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A Nation of NeighborhoodsImagining Cities, Communities, and Democracy in Postwar America$
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Benjamin Looker

Print publication date: 2015

Print ISBN-13: 9780226073989

Published to Chicago Scholarship Online: May 2016

DOI: 10.7208/chicago/9780226290454.001.0001

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PRINTED FROM CHICAGO SCHOLARSHIP ONLINE (www.chicago.universitypressscholarship.com). (c) Copyright University of Chicago Press, 2020. All Rights Reserved. An individual user may print out a PDF of a single chapter of a monograph in CHSO for personal use.date: 05 April 2020

Peaceable Kingdoms

Peaceable Kingdoms

The Great Society Neighborhood in Stories for Children

Chapter:
(p.199) Seven Peaceable Kingdoms
Source:
A Nation of Neighborhoods
Author(s):

Benjamin Looker

Publisher:
University of Chicago Press
DOI:10.7208/chicago/9780226290454.003.0007

Against a backdrop of 1960s urban strife and decline, some racial liberals used stories and images to conjure forth a utopian neighborhood future. As chapter 7 contends, this impulse surfaced most compellingly in works for children. In the bestselling picture books of Ezra Jack Keats or on the set of television's Sesame Street, the city neighborhood emerged as a multiracial peaceable kingdom, a Great Society achieved at the block level. Crafted with didactic intent, these portrayals were designed as models for an urban tomorrow in which the nation's painful racial legacy could be overcome through relationships forged on stoops and corners. However, various critics on the left would protest that such works ignored the structural roots of poverty while breezily universalizing the particularities of inner-city existence. Characterized by unresolved tensions between pungent realism and harmonious fantasy, these and similar texts signaled the possibilities and contradictions in a Great Society vision that sought urban redemption through neighborhood ties.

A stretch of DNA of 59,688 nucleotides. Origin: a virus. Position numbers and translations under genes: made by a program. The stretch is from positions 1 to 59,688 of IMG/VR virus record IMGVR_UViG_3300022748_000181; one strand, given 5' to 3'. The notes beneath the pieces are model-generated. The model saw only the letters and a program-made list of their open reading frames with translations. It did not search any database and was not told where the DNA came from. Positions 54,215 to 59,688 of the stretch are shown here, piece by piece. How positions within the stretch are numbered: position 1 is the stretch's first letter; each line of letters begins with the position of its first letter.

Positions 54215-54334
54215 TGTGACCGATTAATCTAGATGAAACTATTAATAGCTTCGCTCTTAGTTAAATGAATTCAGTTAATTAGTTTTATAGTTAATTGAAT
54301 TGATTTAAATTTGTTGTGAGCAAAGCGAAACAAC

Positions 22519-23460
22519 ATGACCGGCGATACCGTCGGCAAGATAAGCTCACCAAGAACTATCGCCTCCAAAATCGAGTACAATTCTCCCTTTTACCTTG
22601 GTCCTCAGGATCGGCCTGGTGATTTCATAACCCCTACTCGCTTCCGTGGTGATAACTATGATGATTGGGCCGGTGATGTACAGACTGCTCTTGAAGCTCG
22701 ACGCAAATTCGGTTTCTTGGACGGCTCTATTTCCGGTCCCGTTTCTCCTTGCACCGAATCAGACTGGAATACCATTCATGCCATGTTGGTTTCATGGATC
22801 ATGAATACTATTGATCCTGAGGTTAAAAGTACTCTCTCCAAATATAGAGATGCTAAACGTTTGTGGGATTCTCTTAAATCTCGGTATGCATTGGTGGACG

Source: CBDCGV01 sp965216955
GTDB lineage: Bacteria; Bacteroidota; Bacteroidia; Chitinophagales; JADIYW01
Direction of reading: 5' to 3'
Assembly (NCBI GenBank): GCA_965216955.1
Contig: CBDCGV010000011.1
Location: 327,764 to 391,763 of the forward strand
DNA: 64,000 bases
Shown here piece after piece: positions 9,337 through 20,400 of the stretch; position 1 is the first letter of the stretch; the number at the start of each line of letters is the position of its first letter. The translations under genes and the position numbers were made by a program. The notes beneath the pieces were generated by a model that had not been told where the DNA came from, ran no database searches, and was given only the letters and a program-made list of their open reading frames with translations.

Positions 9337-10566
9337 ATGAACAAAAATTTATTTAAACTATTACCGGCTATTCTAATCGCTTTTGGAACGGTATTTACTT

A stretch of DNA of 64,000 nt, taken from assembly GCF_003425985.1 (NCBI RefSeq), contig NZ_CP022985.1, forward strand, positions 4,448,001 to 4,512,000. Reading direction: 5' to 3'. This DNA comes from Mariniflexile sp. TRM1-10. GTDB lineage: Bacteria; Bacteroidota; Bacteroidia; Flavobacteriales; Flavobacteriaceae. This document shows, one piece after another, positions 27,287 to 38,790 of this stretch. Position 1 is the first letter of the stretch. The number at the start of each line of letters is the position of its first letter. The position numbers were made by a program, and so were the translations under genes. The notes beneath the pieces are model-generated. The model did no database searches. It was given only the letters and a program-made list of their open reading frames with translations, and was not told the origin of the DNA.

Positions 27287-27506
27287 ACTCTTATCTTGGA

Keywords:   children, television, neighborhood, urban, inner-city, poverty, Ezra Jack Keats, Sesame Street, Great Society, liberals

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